They rationalized the murder of civil rights workers by blaming the cause of lynching and violence on that “troublemaker” Martin Luther King (otherwise, Martin Luther Coon). These killings were not the fault of the murders, but the anger and hatred stirred up by King. As for the caase of 14-year old Emmitt Till, it was “his own fault” that he got mutilated and lynched. Had he not whistled at a white woman, the Klan would not have killed him.

Somehow it always turns out to be the victim’s fault.

I guess it was the fault of the black stripper who entertained the Duke Lacrosse players. There she was, naked at a fraternity party, crawling around on the floor, pictures being taken, what else did she expected- somebody to believe her story that she was raped?

I am not hoodwinked by ABC anchorman Charles Gibson purposely associating Imus’ foul remark with hip-hop culture. Blame the black people and exonerate the white perpetrator.

It happened on Wednesday (04/11/07). Gibson reported Imus troubles after the flap, but afterward suggested that hip-hop rap artist use the same language. He ended the segment by asking: “Is Imus being held to a double standard?” (A question that has been asked again and again, as if there is some equal opportunity to insult)

The very next night on ABC EVENING NEWS (04/12/07), Gibson reports Imus MSNBC two-week suspension. Then Gibson actually ends the segment by playing a rap musical video by Snoop Dogg where the term “’hoe” was used, as if justifying why Imus used the slang.

Finally, after reporting the firing of Imus (04/13/07), Gibson puts on a black female (a sociologist, I assume) who then declared a need to get to “the main problem”- rap artist using derogatory words to characterize women- not Imus.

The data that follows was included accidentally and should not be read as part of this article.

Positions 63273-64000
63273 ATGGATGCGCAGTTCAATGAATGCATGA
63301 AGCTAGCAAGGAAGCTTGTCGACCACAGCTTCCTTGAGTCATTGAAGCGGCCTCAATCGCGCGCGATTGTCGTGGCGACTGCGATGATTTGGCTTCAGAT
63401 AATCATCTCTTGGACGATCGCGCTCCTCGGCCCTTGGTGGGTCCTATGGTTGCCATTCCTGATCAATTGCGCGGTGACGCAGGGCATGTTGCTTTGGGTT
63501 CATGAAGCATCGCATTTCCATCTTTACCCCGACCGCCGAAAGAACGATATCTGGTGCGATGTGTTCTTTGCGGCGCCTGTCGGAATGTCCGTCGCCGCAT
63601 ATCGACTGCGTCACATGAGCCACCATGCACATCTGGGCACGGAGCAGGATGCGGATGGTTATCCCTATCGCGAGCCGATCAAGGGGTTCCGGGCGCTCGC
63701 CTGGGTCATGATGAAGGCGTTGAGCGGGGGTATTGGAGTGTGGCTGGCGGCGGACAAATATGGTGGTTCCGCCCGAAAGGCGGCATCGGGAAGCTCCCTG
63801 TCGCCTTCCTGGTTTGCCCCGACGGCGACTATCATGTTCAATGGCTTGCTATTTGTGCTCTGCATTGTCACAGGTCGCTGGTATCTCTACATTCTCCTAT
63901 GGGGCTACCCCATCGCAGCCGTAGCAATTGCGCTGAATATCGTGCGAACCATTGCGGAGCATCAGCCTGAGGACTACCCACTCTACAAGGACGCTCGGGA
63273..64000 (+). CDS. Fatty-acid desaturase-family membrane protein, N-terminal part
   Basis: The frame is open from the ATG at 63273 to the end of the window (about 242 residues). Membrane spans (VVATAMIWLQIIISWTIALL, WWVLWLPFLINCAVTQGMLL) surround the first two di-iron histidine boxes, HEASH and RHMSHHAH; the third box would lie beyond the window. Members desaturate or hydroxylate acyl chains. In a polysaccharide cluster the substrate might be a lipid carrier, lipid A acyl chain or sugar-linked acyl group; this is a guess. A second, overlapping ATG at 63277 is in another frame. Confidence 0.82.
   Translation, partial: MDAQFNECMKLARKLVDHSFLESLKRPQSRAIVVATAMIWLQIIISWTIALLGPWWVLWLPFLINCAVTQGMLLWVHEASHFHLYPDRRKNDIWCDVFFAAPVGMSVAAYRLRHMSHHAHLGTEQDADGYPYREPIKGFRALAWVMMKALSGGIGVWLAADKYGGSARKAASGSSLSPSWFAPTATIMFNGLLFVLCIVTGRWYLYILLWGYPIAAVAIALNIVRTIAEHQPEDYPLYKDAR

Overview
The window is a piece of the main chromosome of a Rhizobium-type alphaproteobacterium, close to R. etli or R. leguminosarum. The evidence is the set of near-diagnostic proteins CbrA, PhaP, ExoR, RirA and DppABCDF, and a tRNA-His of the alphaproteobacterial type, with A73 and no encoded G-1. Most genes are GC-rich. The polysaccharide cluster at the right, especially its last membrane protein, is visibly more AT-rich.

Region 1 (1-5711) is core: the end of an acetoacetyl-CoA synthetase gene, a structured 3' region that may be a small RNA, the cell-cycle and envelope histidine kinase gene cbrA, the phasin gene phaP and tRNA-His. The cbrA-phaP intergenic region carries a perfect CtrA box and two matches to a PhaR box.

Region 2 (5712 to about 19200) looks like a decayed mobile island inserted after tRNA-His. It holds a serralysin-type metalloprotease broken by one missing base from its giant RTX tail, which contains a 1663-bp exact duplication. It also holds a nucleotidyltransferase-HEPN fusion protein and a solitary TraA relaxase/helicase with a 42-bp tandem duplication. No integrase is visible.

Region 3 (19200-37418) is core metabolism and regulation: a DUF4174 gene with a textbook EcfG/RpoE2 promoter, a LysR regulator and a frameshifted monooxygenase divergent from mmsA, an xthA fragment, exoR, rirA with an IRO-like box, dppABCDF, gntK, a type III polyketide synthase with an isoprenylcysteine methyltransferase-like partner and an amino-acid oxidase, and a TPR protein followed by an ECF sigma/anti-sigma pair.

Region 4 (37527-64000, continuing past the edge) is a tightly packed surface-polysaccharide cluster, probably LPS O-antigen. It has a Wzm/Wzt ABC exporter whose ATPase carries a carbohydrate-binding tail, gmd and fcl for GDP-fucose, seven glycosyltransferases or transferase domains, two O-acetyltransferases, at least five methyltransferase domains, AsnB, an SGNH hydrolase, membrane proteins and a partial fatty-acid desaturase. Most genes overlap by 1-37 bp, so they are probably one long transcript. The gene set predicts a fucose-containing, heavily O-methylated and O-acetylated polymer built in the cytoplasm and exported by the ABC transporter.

I am all for cleaning up the language used on the public airways. But the “main problem” is racism. Dirty language is just the side issue, one that African-Americans have been dealing with for years. I remember in the early 1950s when whites proclaimed black rock and roll music as “devil music”. The white kids who secretly enjoyed this music now openly relish in it as the Oldies-But-Goodies era. I remember rock and roll was not accepted as crossover music until whites crowned their own king, Elvis Presley, who stole Big Mama Thornton’s “Hound Dog” that propelled him to stardom. Then when asked why he was singing Negro music, Elvis responded by saying that all that Negro black people could do for him was shine his shoes and buy his records.

Charles Gibson and ABC will never see the racism in blaming the victim for the crime. They will continue to insist that Imus’s sin is no worse than that of hip-hoppers, although leaders of the Hip Hop Summit have issued a formal statement of repudiation.

1 comment:

  1. Today at my blog, on this sixtieth anniversary of Jackie Robinson's first game in Major League Baseball, I published an article entitled "The Enduring Importance of Firsts," making an argument that breaking into new areas that were once off-limits to us is an important part of securing our place in America and establishing ourselves as equals.

    I first published this article at DailyKos with the title "Ending the White Male Monopoly of the Presidency," and I was banned from participation at DailyKos a few days later.